All my troubles seemed so —verynear.
So, if you’re spring chicken to 4Life4Life blog (speaking of which, I’m changing that lameo nameo this year and I know you agree so I won’t bother telling you not to get attached);
First: hai hai haiiiii! Welcome, bienvenue, bienvenidos, and I frequently have one reader from Poland, and I would say “witam” but I just read that culturally, “witam” can be rude and condescending amongst strangers so I don’t know what to say other than hey there, in the land of my favorite Polish Pope! …and please don’t be a creepy weirdo troll.
SeconT: It would be useful to know I grew up admiring a family of 9 children who were members of our parish for many years until they moved far, far away. They are great friends of my parents and now with 3 children of my own, I consider myself somewhat of a long distance apprentice of Mrs. Langenkamp, as she still manages to paint her fingernails and I, with three times less the children, have not yet showered this week. Well, not really an apprentice, but mostly. I’m kind of the Mickey Mouse-Fantasia apprentice, but in my own head. –okay. I’ve written a little about them here.
Yesterday, however, my life as I previously knew it was changed by a Peanut Butter and Jelly Sandwich.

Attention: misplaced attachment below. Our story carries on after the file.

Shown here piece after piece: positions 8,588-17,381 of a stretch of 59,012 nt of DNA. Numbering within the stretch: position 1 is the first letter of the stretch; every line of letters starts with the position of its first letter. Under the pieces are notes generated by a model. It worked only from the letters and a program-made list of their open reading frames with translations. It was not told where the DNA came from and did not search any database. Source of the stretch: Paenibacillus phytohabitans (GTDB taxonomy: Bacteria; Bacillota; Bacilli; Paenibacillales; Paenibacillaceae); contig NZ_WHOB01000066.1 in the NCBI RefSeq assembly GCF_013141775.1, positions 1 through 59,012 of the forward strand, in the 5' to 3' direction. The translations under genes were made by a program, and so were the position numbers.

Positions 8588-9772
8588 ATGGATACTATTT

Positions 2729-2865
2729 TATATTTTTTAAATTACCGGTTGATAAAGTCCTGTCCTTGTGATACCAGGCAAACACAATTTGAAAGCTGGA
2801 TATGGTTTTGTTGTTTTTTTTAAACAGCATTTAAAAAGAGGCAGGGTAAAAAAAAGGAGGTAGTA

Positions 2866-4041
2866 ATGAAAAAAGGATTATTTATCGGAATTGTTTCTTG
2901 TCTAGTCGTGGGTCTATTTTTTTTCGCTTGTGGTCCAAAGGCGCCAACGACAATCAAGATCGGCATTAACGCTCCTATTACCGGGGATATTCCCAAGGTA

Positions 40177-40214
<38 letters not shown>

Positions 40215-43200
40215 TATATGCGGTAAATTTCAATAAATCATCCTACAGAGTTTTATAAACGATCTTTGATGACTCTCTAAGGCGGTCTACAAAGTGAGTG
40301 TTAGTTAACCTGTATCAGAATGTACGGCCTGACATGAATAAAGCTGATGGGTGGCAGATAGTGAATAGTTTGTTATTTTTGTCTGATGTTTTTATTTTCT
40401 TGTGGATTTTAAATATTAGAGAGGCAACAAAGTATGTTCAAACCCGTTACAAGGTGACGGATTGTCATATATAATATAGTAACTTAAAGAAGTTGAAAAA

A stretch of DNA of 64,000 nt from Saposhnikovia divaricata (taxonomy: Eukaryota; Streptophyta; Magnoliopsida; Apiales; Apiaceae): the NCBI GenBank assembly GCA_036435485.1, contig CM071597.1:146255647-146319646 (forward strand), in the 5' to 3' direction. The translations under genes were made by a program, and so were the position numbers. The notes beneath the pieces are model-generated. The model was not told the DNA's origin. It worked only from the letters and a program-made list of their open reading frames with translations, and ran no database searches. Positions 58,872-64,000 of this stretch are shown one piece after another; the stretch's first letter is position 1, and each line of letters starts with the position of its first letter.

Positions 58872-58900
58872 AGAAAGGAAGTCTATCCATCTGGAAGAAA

“For me, my life changed the day I realized Nicholas [the eldest] could make himself a sandwich. Because you know, if one can make himself a sandwich, he can also make a sandwich for everyone else.”
When Mrs. Langenkamp told me this story, I salivated for the day. My memory is awful, but I feel like at the time she told me her sandwich revelation, Lexington was a 2 year old wild orangutan, Emmett, a 6 month Jabba the Hutt, and Collin, yet to be conceived.
So when I turned around yesterday and Lexington, now 4 years old, had the countertop organized with the finesse of a culinary artist, dressed with all the ingredients to make a PB&J, dictating, “first mom, you need to open the jelly. Then, you need to caaaarefully scoop some out onto this slice of bwead– but be careful not to make a big mess! Next …”
I figured I’d let him try to make it himself. And make it, he did.
Mrs. Langenkamp’s words rang throughout my head along with a song chiming about bright, bright, bright -BRIGHT- sun-shiny day-s.
….and then I cleaned up the excessive jelly smothering the island.
I see bright days, mom-icured nails, and sandwich-making sweatshops in the very near future.
Lexington was enthusiastic about making his bros a sandwich but, we are now out of bread. Que sera, sera.